• Yes there are great differences in all of the retarders. Different trucks/retarders will always work differently. I first started driving a coal bucket, I had no jake brake, and was hauling 100,000 pounds…Thats a little much to just depend on the brakes..But I did learn how to stop the thing too without burning up the brakes.

  3. Too many people rely too heavily on their ‘jakes’. One needs to always approach any down grade or stopping situation like they do not have ‘jakes’, shifting down etc. in case the jakes do not engage or are not adjusted properly or they will over wear or over heat their service brakes.

    While ‘jakes’ make our jobs a little easier, they are by no means a necessity if one is a professional trucker and knows what they are doing.

    People who jake in towns need to rethink their way of doing things…jakes are one of the reasons we are not allowed thru towns, they disturb the public and there is absolutely no reason to jake while going thru towns unless it is approaching one in the mountains and there is an excessive grade coming in.

    • Well said, Sandy! I couldn’t agree with you more. Too many drivers think that the Jake Brake “sounds cool”. It is more often considered loud, obnoxious noise pollution. Not to mention misusing it does nothing to impress fellow drivers. Nothing replaces experience, skill, and just plain knowing what you’re doing. The best way to do that is to have an understanding of how and why things work the way they do. With a working knowledge, a professional driver can make better decisions, especially under pressure when lives are at stake. More so, they can avoid these scenerios by being aware of what would put them there in the first place. Comes down to defensive driving and smart driving.

  4. Are there D O T rules that if a tractor has a engine brake on it does it have to work. And if so is this safety related. And if the company will not fix it does D O T allow me to red tag tractor?

    • Check your FMCSR manuel! Federal Motor Carrier Safety Regulation manuel that is. They publish updated versions quarterly. This is the final word in the industry, like it or not.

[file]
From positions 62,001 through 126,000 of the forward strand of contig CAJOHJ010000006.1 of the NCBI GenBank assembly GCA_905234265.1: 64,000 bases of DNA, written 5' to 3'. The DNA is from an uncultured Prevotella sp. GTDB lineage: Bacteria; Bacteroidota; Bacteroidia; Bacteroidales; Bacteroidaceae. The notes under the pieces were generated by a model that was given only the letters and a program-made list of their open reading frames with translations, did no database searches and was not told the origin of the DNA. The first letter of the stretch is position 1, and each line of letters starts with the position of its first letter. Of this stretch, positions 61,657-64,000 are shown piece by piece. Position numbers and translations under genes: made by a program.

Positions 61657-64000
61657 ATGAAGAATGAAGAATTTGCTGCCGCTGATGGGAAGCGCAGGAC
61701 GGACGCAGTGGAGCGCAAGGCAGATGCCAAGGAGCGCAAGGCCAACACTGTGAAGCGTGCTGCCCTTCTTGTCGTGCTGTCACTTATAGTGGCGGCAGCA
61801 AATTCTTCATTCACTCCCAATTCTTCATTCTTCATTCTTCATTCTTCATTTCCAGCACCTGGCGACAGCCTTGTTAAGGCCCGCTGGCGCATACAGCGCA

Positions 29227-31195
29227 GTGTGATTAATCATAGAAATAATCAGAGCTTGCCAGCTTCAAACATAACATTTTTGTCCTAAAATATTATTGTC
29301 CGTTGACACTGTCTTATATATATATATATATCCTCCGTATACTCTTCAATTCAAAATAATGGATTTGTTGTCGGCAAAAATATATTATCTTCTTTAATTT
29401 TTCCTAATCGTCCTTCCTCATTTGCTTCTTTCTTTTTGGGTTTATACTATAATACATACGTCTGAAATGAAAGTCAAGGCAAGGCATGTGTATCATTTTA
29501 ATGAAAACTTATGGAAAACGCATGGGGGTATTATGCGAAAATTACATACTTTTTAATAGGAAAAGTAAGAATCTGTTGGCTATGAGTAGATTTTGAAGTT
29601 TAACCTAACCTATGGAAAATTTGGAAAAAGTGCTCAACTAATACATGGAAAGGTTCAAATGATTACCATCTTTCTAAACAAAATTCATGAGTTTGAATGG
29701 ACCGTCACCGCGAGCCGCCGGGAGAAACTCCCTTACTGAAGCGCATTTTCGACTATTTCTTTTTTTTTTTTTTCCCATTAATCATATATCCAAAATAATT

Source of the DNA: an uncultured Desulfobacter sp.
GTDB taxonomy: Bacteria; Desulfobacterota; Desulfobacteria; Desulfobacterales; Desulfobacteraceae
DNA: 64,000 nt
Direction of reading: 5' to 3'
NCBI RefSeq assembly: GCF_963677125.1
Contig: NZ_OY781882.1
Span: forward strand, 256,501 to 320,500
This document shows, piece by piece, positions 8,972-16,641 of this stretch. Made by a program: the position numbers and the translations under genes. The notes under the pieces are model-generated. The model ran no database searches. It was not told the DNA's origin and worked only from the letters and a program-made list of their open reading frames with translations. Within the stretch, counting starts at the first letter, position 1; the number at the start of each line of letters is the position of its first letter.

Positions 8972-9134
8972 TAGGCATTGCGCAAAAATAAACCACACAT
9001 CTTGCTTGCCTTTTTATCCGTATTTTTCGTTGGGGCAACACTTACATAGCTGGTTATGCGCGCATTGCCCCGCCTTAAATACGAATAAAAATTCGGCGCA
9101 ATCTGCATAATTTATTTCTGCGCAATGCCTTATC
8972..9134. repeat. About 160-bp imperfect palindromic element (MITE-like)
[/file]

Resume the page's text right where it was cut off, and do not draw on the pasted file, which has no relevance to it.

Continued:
5. michael foster
    April 26, 2012 - 9:58 pm

    I have been building automobile and motorcycle engines for years and I either read your article incorrectly or you have a mistake in your explanation of how the Jake Brake works. You stated that it REVERSES the crankshaft rotation when the compressed air/exhaust pushes the piston BACK DOWN the cylinder. If it did in fact do this it would destroy the connecting rod and piston and very possibly the crank shaft in the same way hydraulic locking the cylinder would.

    I think a more accurate description would be that when you close the exhaust the cylinders pressures increase dramatically thereby offering a marked increase in the resistance the piston will encounter during the compression stroke just as a 22-to-1 c/r diesel will slow your vehicle better than an 8-to-1 gas engine will.

    If I am incorrect in this assessment of a Jake-Brake will you please reference the engineering paper that supports your statement.

    • He didn’t say it reversed the rotation of the crankshaft. He said that the engine is no longer providing forward power but instead acting as a brake slowing down the truck. I think you just read it the wrong way.

  6. I live in a city where there are no laws against “jake breaking” but in a neighborhood where there are babies and ill people, a residential area. I wish truckers could understand how frieghtening and awful it sounds to residents when truckers jake or engine break. Sometimes it is as early as 4 am, and then there is the baby to get back to sleep. What a headache!!!

  7. Knock off the damned noise, I relize you drive truck to make a living, but you need to relize you are doing it where we live. My wife works 2nd shift and is woke up early every day. Come on guy ,give her and those like her a break!!!!!!!!!!!!!!!!!!!. not a JAKE.!!!!!!!!!!